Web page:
by Stella Reed



I could tell you there were days I faded
into the sheets, scent of my unwashed hair
exuding from every stuffed animal manning
the perimeter of the bed, their paws remaining
behind the lines I’d drawn with chalk and string.
I kept an arsenal of pop beads
beneath my pillow near a wishing stone
that didn’t work and a few uncollected teeth.

I can tell you how the sun pearled
through the window and found me waiting,
how the light shone on the rubber
toes of my Keds and lit them with escape.
Out the window I flew to the wild birds.
I grew and grew and changed form. I became
a musette replete with accordion
and the bright liquid of trees.
I met a man in a bar who said
You should show off your shape more often.
So I stuck it in a department store window
naked, nipple-less, hairless. The sun lit
my bald head like a moon jelly.

It’s possible, right, to change again?
I mean, look at the frog. It starts out spermish
in water, grows feet and a tail. Loses the tail,
hops onto dry land, grows eyes and a tongue.
So it was possible for me, from my storefront window,
to become sun-faded cloth, a white flag
that flapped soundlessly against the glass.
Surrendered, I lost my hands at the table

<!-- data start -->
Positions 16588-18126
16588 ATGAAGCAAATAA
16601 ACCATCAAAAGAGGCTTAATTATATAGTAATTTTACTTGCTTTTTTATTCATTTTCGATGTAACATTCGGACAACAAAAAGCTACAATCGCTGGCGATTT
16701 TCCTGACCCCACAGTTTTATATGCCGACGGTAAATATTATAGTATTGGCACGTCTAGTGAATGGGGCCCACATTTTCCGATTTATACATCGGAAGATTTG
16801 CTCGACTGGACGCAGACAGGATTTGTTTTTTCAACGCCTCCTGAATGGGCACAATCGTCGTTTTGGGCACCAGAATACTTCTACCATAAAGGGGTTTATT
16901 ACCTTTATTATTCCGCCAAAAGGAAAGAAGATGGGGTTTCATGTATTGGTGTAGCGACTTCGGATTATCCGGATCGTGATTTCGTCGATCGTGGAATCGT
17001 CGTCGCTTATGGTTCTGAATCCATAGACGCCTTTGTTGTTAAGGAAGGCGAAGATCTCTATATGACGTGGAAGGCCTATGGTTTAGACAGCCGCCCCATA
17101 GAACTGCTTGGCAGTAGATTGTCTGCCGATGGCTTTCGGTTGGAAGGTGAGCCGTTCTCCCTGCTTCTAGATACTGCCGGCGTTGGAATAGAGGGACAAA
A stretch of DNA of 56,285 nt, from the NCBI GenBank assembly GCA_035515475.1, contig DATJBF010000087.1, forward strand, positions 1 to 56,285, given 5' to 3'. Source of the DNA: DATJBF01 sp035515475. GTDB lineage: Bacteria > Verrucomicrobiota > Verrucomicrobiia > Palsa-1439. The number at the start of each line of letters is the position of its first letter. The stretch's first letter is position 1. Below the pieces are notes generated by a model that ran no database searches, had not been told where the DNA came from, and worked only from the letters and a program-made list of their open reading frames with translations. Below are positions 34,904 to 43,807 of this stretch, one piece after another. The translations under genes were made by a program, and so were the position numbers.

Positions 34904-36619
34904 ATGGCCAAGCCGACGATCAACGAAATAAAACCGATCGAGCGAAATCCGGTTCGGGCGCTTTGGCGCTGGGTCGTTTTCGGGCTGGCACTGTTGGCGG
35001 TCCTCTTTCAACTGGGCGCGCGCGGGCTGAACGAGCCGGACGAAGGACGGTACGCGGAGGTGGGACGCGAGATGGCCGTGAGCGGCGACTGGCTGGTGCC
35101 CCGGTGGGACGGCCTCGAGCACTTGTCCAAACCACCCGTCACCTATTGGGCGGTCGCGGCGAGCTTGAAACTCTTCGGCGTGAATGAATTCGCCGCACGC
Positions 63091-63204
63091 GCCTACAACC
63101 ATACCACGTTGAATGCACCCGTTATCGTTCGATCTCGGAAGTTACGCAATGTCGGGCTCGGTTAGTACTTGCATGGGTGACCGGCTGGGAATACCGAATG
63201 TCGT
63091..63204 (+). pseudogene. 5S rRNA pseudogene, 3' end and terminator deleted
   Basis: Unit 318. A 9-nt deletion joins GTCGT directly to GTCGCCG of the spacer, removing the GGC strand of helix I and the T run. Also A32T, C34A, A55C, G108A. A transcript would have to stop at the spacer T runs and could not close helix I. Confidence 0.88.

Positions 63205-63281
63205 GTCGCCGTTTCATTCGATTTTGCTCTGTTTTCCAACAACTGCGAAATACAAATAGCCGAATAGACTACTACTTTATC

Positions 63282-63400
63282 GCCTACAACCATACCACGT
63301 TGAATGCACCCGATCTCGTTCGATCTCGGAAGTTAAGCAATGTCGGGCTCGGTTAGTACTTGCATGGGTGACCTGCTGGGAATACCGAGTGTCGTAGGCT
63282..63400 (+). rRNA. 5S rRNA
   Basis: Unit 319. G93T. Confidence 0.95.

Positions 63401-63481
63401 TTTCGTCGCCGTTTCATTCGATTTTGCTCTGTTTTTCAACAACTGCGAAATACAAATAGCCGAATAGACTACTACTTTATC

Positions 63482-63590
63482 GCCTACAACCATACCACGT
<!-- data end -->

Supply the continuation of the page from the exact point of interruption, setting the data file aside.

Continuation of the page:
eyes in the palms. Lost the taste of irony
on the spoon near the plate of regret.

What next?
They say to tame a wild bird do not swallow,
lest it believe you want to devour it.
If you’re still listening, I want to hear that sound,
see your throat rise and drop.
Go on, it’s automatic. Like when your ears fill
while descending in a plane. Like you’re thirsty
beyond belief and all that’s left is your own fluid body.



Stella Reed (she/her) is the coauthor of the NM-AZ Book Award-winning We Are Meant to Carry Water (2019) from 3: A Taos Press. She is the 2018 winner of the Tusculum Review chapbook contest for Origami. In pre-pandemic times, she taught poetry to women in domestic violence and homeless shelters through WingSpan Poetry Project in Santa Fe, New Mexico. You can find her work in various journals and anthologies, including most recently The American Journal of Poetry, The Baltimore Review, About Place Journal, The Fourth River, and Terrain. She is a Best of the Net nominee for 2020 and holds an MFA from New England College. Stella works for Audubon Southwest where she is a proud member of the Queer Affinity Group.

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